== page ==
Types of Requirements

What is Software Requirement?

It's a primary requirement needed in the development of a software product. These requirements works as a base and is being used in developing a particular software product to perform specifically for a targeted group or audience and for the specific environment.

Basically, these requirements imparts the appearance or an overview of a desired software product such as how will it look its functionality, features, how it should perform, etc. based on which, developer carries out the development of a software development.

These requirements are of very much importance as any sort of compromise to them may produce undesirable final product and may fail to meet the needs & expectations of a client or a user. Therefore, there exists a separate phase in a SDLC to gather, study and analyse the software requirements so as to avoid such type of circumstances.

Types of Requirements In Software Testing

Further, these requirements may also be categorized into multiple types, based on different perspective. Let’s go through each of them.

types of requirements Infographics

  1. Business Requirements:

    These requirements are specified from the business point of view. It generally involves the specified objectives and goals of a particular project that needs to be fulfilled. It provides an abstract of a project. These requirements are not meant for specifying the functionalities or technicalities of a desired software product rather it outlines a general overview of a product, such as its primary use, why it is needed, its scope & vision, what business benefits will be gain, intended audience or users, etc. It generally involves the participation of the client, stakeholders, business and project managers for gathering and analyzing the business requirements.

    Through business requirements, it is easy to assess the project cost, time required, business risks involved and many such things associated with a software development project.

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  2. System Requirements:

    Requirements to be incorporated in a software product under development to make a software product perform and function in a specific manner to achieve a specific target and goal falls under the category of system requirements. These system requirements may be broadly classified in two types functional requirements and non-functional requirements.

    • Functional requirements:

      Requirements encompassing the functional attributes and behaviour of a software product are called functional requirements. These requirements reflects the working and functionalities of an intended software product.

      These requirements defines and describes the functions to be performed, and features to be possessed by a software product. What and how does a product suppose to perform on accepting inputs from the user, and what desirable output it should provide to the users. These requirements should be complete and clearly well defined so as to meet all the specified feature and functionalities without misunderstanding or leaving the requirement so as to achieve a desirable quality product.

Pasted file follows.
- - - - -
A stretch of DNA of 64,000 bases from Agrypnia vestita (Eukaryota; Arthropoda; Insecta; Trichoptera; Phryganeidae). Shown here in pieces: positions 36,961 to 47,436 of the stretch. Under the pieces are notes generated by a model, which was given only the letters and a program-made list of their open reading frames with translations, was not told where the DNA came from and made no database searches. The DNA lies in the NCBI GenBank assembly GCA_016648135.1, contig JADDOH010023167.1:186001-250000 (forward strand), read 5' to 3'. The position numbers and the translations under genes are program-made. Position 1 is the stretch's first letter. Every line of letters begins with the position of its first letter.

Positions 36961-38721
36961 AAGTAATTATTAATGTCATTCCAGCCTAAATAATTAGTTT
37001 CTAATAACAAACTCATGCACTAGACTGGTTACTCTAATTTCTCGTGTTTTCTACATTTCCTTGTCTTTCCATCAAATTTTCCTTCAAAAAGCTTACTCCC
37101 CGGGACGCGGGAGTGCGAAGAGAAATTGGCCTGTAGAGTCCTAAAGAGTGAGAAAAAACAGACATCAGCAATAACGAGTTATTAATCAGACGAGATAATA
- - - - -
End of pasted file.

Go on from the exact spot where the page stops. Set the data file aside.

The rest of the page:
• Non-Functional Requirements:

      Requirements other than functional requirements which are essential and contribute towards the performance of a software product under variant type of conditions and multiple environments are commonly known as Non-functional requirements. These requirements are used to evaluate and assess the software product behaviour other than its specific or desired behaviour under unexpected conditions and environment, contrary to what is favourable for its functioning. It also covers the standards, rules and regulation that a software product must adhere and conform to it.

    These requirements are accountable for system's performance and quality and, generally cover the following requirements and attributes:

    • Performance.
    • Response Time.
    • Throughput.
    • Utilization.
    • Efficiency.
    • Scalability.
    • Capacity.
    • Availability.
    • Delivery.
    • Reliability.
    • Recoverability.
    • Maintainability.
    • Serviceability.
    • Security.
    • Regulatory.
    • Manageability.
    • Environmental.
    • Data Integrity.
    • Usability.
    • Interoperability.

    As there is no a specific criterion or rule to assess these non-functional aspects, it becomes a tedious job to verify these attributes of a software product. Hence, it requires the usage of metrics to validate a software product, quantitatively against these requirements.

    Further, these requirements are documented in the form of Software Requirement Specification(SRS) by the project manager, which works as a manual for the development team to proceed the development process in a particular and correct direction.

  3. User Requirements:

    Requirements generated from a users point of view and scenarios of using a software product in a multiple manner under real environment by a targeted user to execute a particular task, specifies the user requirements. It defines the user's expectation from a software product. As user’s exhaustive needs may not be covered under the domain of system requirement, it may be covered separately by business analysts through studying and analyzing the user requirements.

    These types of requirements are generally gathered and documented using use cases, user scenarios, and user stories. These requirements are documented in a user requirement document (URD) format by making use of narrative text and are usually signed off by the intended users.

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